Search for something that you find easy to put on. We all have different tastes and approaches; some pet parents find certain types of harnesses easier to use than others. Find the one that you find the most simple to put on so that if you have to put it on quickly, it is doable for you.

Search for a machine-washable harness. A machine-washable harness is a necessity. Harnesses often get the dirtiest of all a dog’s accessories because they are lowest to the ground, and in the case of male dogs, they may be in the “line of fire” when they urinate.

Here are some examples of good choices for collars and harnesses:


GoTags Nylon Personalized Reflective Breakaway Cat Collar with Bell
The GoTags Nylon Personalized Reflective Breakaway Cat Collar with Bell can be customized with your Yorkie’s name and your phone number, which prevents the possibility of a name tag being lost. The bell alerts humans to your Yorkie’s presence for safety. This collar also features a reflective stripe, ideal for visibility in low light conditions.

Frisco Nylon Personalized Dog Collar
The Frisco Nylon Personalized Dog Collar is another practical choice; thin and lightweight, it is ideal for keeping your Yorkie’s ID information on without being cumbersome. Embroider your phone number and your Yorkie’s name directly onto the collar to save money as opposed to buying an additional dog tag.


DOGO Pet Easy Go Harness
The absolute best harness for petite dogs is the DOGO Pet Easy Go Harness. They are easy to get on and off, virtually escape-proof, and easy to wash.

Frisco Nylon Step In Back Clip Dog Harness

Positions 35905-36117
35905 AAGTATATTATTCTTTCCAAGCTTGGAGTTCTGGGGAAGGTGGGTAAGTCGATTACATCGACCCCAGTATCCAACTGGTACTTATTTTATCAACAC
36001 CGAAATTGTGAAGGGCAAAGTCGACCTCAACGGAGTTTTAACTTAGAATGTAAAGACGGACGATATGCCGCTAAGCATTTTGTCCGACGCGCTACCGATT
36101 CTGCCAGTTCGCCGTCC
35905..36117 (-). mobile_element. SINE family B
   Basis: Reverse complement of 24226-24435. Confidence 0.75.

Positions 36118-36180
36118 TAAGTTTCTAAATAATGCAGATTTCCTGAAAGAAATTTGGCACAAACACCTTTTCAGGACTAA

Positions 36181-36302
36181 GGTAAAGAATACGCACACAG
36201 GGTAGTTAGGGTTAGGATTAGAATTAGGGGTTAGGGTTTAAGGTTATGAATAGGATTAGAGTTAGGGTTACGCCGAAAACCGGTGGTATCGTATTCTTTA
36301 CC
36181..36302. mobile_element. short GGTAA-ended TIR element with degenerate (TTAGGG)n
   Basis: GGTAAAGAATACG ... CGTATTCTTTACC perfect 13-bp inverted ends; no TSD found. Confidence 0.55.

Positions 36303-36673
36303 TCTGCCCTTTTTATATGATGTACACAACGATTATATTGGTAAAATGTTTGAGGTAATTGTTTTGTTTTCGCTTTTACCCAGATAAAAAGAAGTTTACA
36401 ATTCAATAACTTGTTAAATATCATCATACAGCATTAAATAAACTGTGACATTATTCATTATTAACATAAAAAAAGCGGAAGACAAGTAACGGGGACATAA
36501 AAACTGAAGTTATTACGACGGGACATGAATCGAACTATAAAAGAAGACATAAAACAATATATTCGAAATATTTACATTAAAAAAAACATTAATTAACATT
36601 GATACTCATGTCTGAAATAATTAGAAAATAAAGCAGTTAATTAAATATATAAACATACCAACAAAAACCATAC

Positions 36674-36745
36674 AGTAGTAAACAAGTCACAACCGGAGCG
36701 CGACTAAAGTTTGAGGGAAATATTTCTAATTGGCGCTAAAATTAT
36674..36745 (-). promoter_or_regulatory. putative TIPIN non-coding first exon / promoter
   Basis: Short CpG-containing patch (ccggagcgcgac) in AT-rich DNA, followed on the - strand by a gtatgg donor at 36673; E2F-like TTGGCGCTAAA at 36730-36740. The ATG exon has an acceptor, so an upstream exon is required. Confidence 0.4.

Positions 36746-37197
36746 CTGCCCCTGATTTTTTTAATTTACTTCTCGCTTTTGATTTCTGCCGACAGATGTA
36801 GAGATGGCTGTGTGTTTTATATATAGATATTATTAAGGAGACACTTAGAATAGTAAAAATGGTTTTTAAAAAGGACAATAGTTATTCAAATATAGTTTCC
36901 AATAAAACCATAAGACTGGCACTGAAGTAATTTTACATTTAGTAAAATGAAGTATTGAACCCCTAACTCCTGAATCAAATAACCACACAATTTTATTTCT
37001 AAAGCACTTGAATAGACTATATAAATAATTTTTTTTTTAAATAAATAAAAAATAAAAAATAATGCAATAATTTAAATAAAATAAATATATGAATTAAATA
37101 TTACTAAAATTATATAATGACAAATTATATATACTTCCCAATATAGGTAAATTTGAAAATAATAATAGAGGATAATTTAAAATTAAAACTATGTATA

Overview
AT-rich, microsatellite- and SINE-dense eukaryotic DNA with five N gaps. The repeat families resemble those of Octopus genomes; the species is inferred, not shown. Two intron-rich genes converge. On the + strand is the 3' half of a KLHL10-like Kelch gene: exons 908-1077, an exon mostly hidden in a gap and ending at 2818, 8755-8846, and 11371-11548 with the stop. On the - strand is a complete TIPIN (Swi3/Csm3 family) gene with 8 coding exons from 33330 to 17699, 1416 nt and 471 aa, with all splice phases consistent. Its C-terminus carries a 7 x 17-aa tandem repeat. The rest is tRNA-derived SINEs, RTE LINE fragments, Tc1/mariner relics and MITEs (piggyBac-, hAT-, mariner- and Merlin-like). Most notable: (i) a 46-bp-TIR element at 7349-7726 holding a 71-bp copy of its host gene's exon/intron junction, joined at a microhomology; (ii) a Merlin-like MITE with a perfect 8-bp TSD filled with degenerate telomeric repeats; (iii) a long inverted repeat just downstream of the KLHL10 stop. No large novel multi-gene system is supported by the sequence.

The Frisco Nylon Step In Back Clip Dog Harness is a very simple design and it is highly adjustable to help you get the best fit.

Safety Tips

Keep these safety tips in mind as you shop for collars and harnesses:

  • Do not keep your Yorkie’s collar and harness on all the time. Only put your Yorkie’s collar and harness on when you go for outings, whether it be a fast potty break, a walk or a longer adventure. If your Yorkie needs to wear his or her collar all day, be sure to remove it at night to give their coat a break. If left on constantly, they can cause matting or rub your Yorkie raw.
  • Never crate a Yorkie in a collar. If he or she was to get the collar caught on the crate, they could strangle themselves.
  • Remove your Yorkie’s collar before allowing him or her to play with other dogs. The other dog could get his or her jaw underneath the collar and strangle your Yorkie.
  • Never walk your Yorkie solely with a collar to prevent escape and damage to the trachea or neck.
  • When walking your Yorkie, attach the leash to both the harness and collar simultaneously to decrease the chance of escape and offer you more control.
  • Ensure that your Yorkie’s harness fits properly before going outdoors or outside of a securely fenced area to prevent them being able to slip out of it.
  • Do not lift your Yorkie by the collar and remember that most harnesses are not designed to support a dog’s body weight; to prevent dropping your Yorkie it is best to lift them up with one hand underneath the tummy.


A collar should only be used to help people be aware of your Yorkie’s presence and hold your contact information for emergencies. A harness should always be used for walking your Yorkie.

Do you have a favorite brand or type of collar or harness? Share in the comments why you love it.


How to fit and pick a harness for Yorkie puppies

Cathy signature with Yorkie drawing
Blond woman holding a Yorkie and Chorkie sitting outside

Cathy Bendzunas

Dog Blogger, Former Dog Groomer

I have adored Yorkies for well over 50 years. As a young adult, I began to show and breed them. Now, I just write about them and have several in my little pack of small dogs.

I have had dogs all my life and have trained as a dog groomer. I also have been a kennel worker, worked in a pet hotel through PetSmart, and still am a pet sitter.

Check out my bio for more information about me.